Richard Barr Writer (and lawyer)
This is not an editorial, but it marks the release of Sally Clark when her second appeal succeeded.
"It's more than a job. This is a passion for us. Human space flight is a passion. It is an emotional event." So spoke Ron Dittemore, the Space Shuttle Programme Manager from NASA, when, clearly close to tears, he addressed a news conference hours after the Columbia Space shuttle went down.
I am sure that plenty of SJ readers felt a compelling sense of loss when the news was announced. People die in tragedies every day all over the world, and often their passing is hardly noticed. But we all harbour what the science fiction writer John Wyndham described as the outward urge. Deep down there is an astronaut in all of us.
We share a vicarious passion for the efforts of the brave crew of the Columbia who must have known the high risk of what they were doing. Statistically, before they took off they stood about a one in one hundred chance of dying, but felt driven to do it anyway, and to push against the limits of human achievement. But is passion something we are lacking in the solicitors profession?
Passion and risk of dying were both brought to the fore in this country last week. Passion because there has been a small band of solicitors working tirelessly to achieve justice for the solicitor Sally Clark whose wrongful conviction for murdering her two baby sons was belatedly overturned by the Court of Appeal.
It is believed that one of the reasons why Sally was convicted was that a prosecution witness, who ought to have known better, gave evidence at her trial that the chances of two children in the same family dying as a result of a cot death were one in 73 million and therefore by implication the odds were overwhelming that Sally murdered her sons. The figure was nonsense of course, and it now transpires that, if there is one cot death in a family, the chances of another occurring in the same family are around one in 100.
In December 1999, shortly after Sally had been convicted, I said this in an editorial in the SJ:
The death of her first son was initially put down to natural causes: a cot death. It was only when her second son died that suspicions were raised. The prosecution initially alleged that she had shaken her second son Harry to death. However, shortly before the trial, a key prosecution pathology witness had to concede that on re-examination of the slides the evidence was not consistent with death by shaking, and that she must have smothered her son.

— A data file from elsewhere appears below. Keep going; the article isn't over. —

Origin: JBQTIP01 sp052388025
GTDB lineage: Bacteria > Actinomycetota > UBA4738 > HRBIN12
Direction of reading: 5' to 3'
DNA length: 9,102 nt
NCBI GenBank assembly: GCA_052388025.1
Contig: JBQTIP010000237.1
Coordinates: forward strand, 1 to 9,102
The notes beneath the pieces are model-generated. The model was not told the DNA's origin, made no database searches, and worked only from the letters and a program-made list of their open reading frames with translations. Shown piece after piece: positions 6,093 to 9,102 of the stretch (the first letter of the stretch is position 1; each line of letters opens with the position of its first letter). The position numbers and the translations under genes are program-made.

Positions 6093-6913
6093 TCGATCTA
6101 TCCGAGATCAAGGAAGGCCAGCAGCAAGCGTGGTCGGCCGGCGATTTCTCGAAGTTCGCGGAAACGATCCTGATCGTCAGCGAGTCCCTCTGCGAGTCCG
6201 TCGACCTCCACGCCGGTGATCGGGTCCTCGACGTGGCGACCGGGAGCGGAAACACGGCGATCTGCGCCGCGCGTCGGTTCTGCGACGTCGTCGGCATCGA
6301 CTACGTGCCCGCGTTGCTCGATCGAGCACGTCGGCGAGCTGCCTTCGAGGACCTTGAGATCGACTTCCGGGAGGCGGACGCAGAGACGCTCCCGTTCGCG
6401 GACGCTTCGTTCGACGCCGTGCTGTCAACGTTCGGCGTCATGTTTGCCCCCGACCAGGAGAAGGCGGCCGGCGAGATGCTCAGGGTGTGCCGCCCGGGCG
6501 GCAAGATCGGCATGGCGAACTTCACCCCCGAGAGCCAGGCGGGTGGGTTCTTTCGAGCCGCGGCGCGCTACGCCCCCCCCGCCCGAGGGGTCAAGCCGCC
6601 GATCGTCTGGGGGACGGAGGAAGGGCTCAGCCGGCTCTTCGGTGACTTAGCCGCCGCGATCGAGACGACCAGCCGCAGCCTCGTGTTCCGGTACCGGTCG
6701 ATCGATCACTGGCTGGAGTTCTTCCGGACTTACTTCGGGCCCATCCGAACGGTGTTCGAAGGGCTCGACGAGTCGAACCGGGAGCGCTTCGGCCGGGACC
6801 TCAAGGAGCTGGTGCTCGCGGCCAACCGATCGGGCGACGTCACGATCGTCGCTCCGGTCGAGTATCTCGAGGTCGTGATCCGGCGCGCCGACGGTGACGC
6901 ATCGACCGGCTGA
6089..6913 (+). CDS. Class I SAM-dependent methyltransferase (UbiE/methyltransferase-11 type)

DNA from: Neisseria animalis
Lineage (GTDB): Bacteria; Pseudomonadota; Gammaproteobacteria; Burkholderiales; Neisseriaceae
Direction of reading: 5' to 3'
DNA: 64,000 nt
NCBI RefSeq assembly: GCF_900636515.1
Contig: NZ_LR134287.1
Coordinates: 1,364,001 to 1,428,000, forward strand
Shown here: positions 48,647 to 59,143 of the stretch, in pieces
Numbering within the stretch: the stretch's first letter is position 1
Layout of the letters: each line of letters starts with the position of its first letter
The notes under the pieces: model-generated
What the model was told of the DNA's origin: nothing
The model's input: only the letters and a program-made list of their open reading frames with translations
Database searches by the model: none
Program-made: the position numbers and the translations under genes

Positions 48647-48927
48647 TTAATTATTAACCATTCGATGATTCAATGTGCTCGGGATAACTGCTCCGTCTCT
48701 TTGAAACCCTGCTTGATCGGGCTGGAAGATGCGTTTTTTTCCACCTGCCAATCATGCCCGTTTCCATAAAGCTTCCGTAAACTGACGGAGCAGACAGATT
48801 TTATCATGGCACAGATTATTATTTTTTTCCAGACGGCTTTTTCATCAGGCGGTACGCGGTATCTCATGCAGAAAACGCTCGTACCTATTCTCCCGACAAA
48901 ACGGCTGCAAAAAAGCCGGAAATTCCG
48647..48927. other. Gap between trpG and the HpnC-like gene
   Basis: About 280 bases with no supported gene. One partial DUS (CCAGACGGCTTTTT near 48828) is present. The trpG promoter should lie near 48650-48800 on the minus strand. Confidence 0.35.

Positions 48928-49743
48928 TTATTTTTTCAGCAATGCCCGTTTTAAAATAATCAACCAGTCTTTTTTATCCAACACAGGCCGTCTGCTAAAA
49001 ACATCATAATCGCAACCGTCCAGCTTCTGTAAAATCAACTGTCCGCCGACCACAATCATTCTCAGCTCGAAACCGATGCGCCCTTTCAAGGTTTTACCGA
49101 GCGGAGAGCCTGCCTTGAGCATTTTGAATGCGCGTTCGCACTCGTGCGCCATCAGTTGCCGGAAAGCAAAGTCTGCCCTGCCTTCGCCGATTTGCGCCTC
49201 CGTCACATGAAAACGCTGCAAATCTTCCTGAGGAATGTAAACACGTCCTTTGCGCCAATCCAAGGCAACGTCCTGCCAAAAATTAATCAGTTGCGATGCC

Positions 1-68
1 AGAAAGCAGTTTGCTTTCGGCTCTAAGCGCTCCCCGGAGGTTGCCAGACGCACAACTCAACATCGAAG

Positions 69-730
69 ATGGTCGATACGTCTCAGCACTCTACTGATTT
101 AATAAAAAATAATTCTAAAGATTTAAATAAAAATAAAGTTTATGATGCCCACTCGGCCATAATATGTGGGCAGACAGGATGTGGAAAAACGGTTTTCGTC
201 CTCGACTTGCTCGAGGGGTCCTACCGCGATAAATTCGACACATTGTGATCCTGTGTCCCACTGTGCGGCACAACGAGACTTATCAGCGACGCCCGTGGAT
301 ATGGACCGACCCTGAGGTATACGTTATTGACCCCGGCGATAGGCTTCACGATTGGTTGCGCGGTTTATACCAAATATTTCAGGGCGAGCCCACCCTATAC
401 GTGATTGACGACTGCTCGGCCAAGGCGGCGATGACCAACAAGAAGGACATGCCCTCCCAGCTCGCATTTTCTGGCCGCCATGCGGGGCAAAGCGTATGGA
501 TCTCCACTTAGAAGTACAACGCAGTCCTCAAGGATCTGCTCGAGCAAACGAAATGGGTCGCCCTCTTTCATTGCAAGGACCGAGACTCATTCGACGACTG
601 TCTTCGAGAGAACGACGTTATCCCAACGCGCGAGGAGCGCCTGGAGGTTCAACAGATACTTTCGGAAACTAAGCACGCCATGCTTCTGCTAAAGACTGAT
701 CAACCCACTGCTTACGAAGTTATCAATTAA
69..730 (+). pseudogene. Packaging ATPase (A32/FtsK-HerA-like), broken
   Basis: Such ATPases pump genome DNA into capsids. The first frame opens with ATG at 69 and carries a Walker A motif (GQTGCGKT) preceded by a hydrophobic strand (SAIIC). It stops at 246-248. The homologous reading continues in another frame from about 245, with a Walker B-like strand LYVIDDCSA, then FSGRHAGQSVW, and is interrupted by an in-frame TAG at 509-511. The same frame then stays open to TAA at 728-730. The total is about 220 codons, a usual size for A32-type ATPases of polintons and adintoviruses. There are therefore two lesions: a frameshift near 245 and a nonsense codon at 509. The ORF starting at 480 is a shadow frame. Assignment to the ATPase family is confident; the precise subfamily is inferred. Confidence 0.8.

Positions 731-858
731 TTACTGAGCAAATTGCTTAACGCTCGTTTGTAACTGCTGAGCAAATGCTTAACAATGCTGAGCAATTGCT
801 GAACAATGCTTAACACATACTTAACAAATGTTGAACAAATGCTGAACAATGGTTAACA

By the time the case had concluded, none of the five prosecution witnesses was able to assert categorically that the deaths were not due to natural causes.
It is good that justice was eventually done (though with no great thanks to the Court of Appeal who dismissed her appeal first time around), but why did it take more than 3 years to get her freed, and would she be free yet, had it not been for the efforts of her solicitor husband and of other solicitors Sue Stapely and John Batt who campaigned tirelessly for her release?
As a footnote to Sally's case the Law Society (whom I do not always praise) should be commended for being far sighted enough to appreciate the problems with Sally's conviction, and NOT to strike her off the roll.
There are, it is true, passionate solicitors in the country. For years Martyn Day has been fighting to make the law effective to achieve justice in difficult cases, such as emissions from nuclear plants - or from cigarettes.
More recently a small London firm H2O has made the news. It will be difficult for solicitors of the old school (used to the styles of firms representing the surnames of seedy senior partners) to have proper regard for a firm practising under that name, but these guys should be taken very seriously indeed, for they are the ones who are bringing civil actions against the alleged perpetrators of the Omagh bombing. With the easier civil standard of proof, the senior partner of H2O, Jason McCue hopes to succeed where the criminal law has failed. Talking to the Times last month he said:
"Let's say we get judgment. We can say we want £20 out of every £100 they earn for the rest of their lives. We could tag it onto their earnings, so that every day the go out to work they would realise that two hours of their day is going to repay the victims' families. That would be natural justice."
Good stuff, and though it may seem odd to compare solicitors with astronauts, it is 'pushing the envelope' in much the same way as those involved in space exploration.
Which brings me in no logical way at all to aardvarks. A less sombre piece of recent news is the announcement that scientists have discovered that we (and all other mammals) are all descended from aardvarks. This helps to explain a lot, as it means that other mammals too are our close relatives. If the judge who peers over his half moon glasses and looks for all the world like a venerable goat, the chances are that that is exactly what he is. And those rotund solicitors with porcine features whose only response to verbal communication is to grunt are from clearly the pig side of the family tree. And sharks.... but let's not go into that.
And the more you think about it, the more those around us resemble other warm (and even cold - ) blooded creatures. No prizes for matching senior politicians and judges with orang-utans, guinea pigs, gerbils and ferrets. If you then blend in the theory put forward by the astronomer Fred Hoyle, that all life on earth was originally seeded from outer space, then that must be an encouragement, despite the set backs, for space exploration to continue. Who knows, there might be a world somewhere waiting to be discovered which is completely populated by alien solicitors with soup plate eyes and three heads.
Scary they might be, but passionate they will be.
Published in Solicitors Journal 7 February 2003